Yunior tries to hide his identity in order to appear more like his dates-upper class and white. As Yunior confesses to the reader, “Tell her that you love her[the white girl’s] hair, that you love her skin, her lips, because, in truth, you love them more than you love your own”(3). Yunior desperately wishes to be white Diaz is using the narrator as a lens to examine the upbringing of poor minorities as a whole. Yunior is shown as a typical impoverished minority kid-reduced to just another kid from the Terrace by his richer dates: “Neither of them[the parents] want her seeing any boys from the Terrace…but she’s strong headed and this time will get her way”(1). Yunior’s date doesn’t care particularly for him, but merely wants some adventure and a thrill from dating someone from outside her world. Her parents view Yunior not as an individual, but as part of a society that is a threat. Even before Yunior has met his date’s parents, they have formed a negative opinion of Yunior, just like how he defers to authority figures or white people. But even Yunior falls into the belief that he is the stereotypical minority, evidenced in his interactions with his date’s mother: “If she’s a halfie don’t be surprised that her mother is white. Say, Hi. Her moms will say hi and you’ll see that you don’t scare her, not really. She will say that she needs easier directions to get out and even though she has the best directions in her lap give her new ones. Make her happy”(2). Unlike when interacting with the fathers of his dates, Yunior seems much more willing to talk to white women, although his deference towards whites is still obvious. Yunior seems genuinely surprised that the mom isn’t frightened by him. Yunior expects to be viewed as the gangster from the Terrace, because of all the expectations given by the upper class.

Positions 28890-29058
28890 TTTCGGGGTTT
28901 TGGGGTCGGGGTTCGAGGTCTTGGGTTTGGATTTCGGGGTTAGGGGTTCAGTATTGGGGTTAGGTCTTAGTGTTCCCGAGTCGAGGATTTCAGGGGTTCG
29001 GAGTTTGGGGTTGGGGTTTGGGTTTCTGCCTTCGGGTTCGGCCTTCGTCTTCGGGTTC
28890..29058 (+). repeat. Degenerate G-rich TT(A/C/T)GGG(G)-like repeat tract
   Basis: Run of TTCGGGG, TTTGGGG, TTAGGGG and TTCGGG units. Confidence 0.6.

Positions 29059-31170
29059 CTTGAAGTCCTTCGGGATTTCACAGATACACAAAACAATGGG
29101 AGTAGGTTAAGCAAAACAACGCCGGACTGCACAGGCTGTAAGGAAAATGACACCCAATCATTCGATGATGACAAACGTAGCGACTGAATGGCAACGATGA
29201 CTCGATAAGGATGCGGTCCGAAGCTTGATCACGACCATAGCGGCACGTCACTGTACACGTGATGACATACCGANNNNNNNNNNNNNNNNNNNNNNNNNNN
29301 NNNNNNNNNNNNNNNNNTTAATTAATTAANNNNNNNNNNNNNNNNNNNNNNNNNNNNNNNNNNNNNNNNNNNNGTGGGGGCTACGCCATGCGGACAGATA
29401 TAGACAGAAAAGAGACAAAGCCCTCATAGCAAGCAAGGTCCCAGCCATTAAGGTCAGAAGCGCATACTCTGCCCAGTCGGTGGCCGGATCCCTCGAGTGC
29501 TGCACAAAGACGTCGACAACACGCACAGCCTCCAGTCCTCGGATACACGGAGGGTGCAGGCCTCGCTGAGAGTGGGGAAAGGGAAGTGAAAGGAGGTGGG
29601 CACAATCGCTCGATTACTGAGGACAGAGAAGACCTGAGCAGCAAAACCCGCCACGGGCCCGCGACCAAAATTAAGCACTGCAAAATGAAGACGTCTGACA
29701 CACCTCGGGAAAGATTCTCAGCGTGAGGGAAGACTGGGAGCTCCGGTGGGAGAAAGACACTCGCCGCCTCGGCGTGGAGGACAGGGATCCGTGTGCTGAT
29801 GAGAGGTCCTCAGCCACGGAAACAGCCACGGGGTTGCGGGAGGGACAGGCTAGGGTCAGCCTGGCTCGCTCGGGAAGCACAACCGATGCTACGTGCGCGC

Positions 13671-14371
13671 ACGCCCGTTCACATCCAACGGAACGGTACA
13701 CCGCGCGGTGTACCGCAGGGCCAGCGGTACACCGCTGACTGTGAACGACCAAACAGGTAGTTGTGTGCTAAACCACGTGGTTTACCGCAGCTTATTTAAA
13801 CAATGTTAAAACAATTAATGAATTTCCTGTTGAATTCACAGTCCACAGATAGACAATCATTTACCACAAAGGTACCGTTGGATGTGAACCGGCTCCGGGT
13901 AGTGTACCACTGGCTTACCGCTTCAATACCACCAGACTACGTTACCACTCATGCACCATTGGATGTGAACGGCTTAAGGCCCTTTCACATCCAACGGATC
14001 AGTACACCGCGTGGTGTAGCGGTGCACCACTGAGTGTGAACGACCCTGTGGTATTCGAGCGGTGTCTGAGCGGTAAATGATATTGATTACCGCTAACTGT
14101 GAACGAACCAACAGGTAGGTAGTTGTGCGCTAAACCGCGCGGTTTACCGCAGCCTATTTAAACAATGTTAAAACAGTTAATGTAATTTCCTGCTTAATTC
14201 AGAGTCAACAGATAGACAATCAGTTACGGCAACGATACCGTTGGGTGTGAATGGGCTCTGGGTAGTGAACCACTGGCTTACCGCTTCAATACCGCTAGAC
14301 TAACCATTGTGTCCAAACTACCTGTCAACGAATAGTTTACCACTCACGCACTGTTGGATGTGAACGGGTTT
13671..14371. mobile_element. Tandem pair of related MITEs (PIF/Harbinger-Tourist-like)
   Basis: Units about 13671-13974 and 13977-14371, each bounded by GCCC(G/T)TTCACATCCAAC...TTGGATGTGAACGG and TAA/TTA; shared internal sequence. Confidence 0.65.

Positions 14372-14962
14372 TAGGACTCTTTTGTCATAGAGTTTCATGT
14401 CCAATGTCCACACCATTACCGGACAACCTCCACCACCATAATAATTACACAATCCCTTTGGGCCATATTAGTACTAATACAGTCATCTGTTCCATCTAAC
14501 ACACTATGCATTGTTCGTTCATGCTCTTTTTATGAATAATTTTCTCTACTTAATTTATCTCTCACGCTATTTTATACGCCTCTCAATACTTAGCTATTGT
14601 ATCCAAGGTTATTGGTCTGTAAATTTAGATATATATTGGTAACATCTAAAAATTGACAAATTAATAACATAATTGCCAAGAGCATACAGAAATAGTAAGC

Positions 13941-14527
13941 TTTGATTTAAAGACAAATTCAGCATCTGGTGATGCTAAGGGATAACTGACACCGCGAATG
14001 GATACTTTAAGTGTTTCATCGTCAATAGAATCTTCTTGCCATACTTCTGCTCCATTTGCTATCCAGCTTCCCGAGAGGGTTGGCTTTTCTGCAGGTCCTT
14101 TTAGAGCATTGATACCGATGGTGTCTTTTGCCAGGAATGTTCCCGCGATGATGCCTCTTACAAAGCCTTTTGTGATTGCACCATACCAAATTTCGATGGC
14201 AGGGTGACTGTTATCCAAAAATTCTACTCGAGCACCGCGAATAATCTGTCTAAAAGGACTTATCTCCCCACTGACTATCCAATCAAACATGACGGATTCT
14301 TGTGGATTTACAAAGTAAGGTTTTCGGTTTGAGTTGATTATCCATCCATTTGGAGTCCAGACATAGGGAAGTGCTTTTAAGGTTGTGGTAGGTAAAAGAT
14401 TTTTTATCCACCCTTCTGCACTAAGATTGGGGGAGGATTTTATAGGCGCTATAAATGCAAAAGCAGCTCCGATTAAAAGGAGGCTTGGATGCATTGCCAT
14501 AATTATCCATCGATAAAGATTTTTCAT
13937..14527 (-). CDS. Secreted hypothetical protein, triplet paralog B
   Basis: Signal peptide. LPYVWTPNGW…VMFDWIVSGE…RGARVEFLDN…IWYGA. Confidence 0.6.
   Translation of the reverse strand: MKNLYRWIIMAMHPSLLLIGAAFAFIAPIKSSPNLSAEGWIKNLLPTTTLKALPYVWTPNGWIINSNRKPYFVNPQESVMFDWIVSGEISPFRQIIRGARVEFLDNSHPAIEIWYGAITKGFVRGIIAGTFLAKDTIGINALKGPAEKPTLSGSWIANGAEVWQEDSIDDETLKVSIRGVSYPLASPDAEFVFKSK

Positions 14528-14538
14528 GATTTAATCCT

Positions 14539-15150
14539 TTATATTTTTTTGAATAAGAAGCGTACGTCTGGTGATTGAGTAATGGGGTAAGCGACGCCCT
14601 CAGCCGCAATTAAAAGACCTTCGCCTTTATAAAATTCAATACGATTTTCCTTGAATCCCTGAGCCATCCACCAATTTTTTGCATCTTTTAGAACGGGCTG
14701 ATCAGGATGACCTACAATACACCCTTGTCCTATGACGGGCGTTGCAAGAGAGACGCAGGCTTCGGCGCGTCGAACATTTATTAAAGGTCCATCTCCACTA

As a result of these expectations, Yunior attempts to mask his identity and act as a “whiteboy”, as evidenced in his idea of how to interact with the parents: “Don’t panic…Run a hand through your hair like the whiteboys do even though the only thing that runs easily through your hair is Africa”(2). When the narrator hears that the mom wants to meet him, his instinctive reaction is to panic, and then to alter his appearance to match those of the whiteboys. How others view his race and appearance ultimately affect how he views himself and what he strives to be. While Yunior attempts to mask his personality with one more like that of his dates, his inability to accept himself makes him unable to achieve true intimacy. Yunior’s goal on all of his dates is ultimately to achieve personal intimacy only, with sex as the crowning achievement of any date. Yunior is unable to empathize or connect with his dates because of his mask. When detailing how dinner with his date will go, Yunior mentions that he has a hard time talking to new people, and states that “A halfie will tell you that her parents met in the Movement…that sounds like…Uncle Tomming to me. Don’t repeat this….Black people, she will say, treat me real bad. That’s why I don’t like them. You’ll wonder how she feels about Dominicans. Don’t ask”(2). Yunior hides his personality throughout his interaction with his date. This forced interaction between a poor Latino and the higher class halfie emphasizes the gap between Yunior and his dates-the narrator is unable to connect with the struggles of someone he views as rich and free of problems. Despite himself being a minority, his brother uses the term ‘Uncle Tommin’, referring Uncle Tom’s Cabin and the subservient way the enslaved Tom acted towards his white peers. Yunior thinks of this while engaging in conversation with the halfie, and only refrains from mentioning it because he wants to have sex with the girl.

Similarly, Yunior chooses not to reveal his Dominican heritage to his date, allowing the halfie to think that he is black. On the other hand, when talking about the white girl, Yunior says “She’ll say, I like Spanish guys, and even though you’ve never been to Spain, say, I like you. You’ll sound smooth”(3) Yunior allows himself to change based on the whims of his date, and it is his lack of a true identity that makes him unable to identify with any girl that he dates. This is a message of the disparity between race and wealth. Yunior sees all of the girls as rich and privileged, even if they are black. This class boundary removes Yunior from the world of his dates and forces him into the position of the “bad boy” from the Terrace in order for him to get dates. On a larger level it connects Yunior to the whole of his kind. Diaz is saying that racism, stereotypes, and inequality are still prevalent in the world.